What is "on-die graphics"?
what does "on-die graphics" mean in the following description of Toshiba notebooks?:
"Toshiba brings several new models to its Satellite C665D series featuring AMD’s Fusion E-series Accelerated Processing Unit (APU) with on-die graphics".
- JamfoLv 69 years agoFavorite Answer
It means that the Graphics Processor (the GPU or what is commonly referred to as the graphics card) is pressed directly onto the same chip that the CPU is on. The "die" is the device used to press the chips at the factory... so in this case, the "on-die graphics" are simply graphics "circuits" pressed onto the same chip as the main CPU. This is a way of integrating graphics technology into a system more cheaply.
Before systems with on-die graphics, you had two methods to get a graphics chip into your computer. Either the chipset manufacturer would add a graphics processor to the motherboard's bus chipset (this would be an Integrated chipset) or you could purchase a discrete, stand-alone graphics card that contained it's own graphics processing unit.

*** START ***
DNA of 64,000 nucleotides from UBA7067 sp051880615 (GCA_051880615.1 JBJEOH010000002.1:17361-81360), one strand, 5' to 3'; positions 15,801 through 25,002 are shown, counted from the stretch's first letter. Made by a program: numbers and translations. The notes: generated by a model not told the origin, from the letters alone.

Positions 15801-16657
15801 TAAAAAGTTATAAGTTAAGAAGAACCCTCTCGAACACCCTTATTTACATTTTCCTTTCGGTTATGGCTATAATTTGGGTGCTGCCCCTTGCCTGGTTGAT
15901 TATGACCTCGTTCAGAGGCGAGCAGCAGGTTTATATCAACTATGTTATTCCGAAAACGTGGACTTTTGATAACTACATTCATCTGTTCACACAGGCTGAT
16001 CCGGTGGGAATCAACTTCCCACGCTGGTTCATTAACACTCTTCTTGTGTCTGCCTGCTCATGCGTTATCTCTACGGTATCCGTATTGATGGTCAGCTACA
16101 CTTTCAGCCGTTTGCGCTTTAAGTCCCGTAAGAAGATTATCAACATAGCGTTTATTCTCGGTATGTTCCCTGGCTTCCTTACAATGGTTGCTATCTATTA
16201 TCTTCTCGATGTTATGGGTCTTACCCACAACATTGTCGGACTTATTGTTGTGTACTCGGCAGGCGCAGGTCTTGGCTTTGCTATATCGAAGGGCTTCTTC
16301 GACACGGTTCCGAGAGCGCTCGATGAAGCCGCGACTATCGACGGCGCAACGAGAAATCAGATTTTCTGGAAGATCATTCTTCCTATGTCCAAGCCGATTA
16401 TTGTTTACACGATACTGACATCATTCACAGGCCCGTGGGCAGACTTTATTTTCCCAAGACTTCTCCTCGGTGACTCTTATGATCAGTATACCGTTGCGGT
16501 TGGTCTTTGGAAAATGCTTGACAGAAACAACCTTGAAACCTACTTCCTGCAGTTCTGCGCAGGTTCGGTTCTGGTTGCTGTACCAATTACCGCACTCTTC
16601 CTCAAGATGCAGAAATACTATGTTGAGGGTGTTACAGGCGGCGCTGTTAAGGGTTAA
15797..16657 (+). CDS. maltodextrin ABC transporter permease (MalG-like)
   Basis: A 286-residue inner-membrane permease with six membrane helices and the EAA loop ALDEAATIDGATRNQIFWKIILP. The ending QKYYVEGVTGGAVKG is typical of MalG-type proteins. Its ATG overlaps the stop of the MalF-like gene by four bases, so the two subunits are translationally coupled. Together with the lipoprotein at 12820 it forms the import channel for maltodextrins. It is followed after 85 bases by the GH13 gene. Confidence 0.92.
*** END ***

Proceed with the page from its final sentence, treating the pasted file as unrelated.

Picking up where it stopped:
The thought process now is that the on-die graphics (those pressed onto the same chip as the CPU) offer a performance boost over the integrated chipsets used in the past. So you're starting to see CPUs with this feature... the Fusion series from AMD and the Core i5 series from Intel.
While better than standard integrated graphics, neither of those will be able to touch the types of performance you'll receive from a stand-alone, independent graphics card. Stand alone cards have their own processors and dedicated memory... things a shared chip cannot compete with.
I hope that made sense! I've included a link to an article which explains the process even more if you care to read more.
- eric eLv 59 years ago
I'm pretty sure it means there's an accelerated graphics 'card' on the chip. I could be wrong, but that's what it sounds like.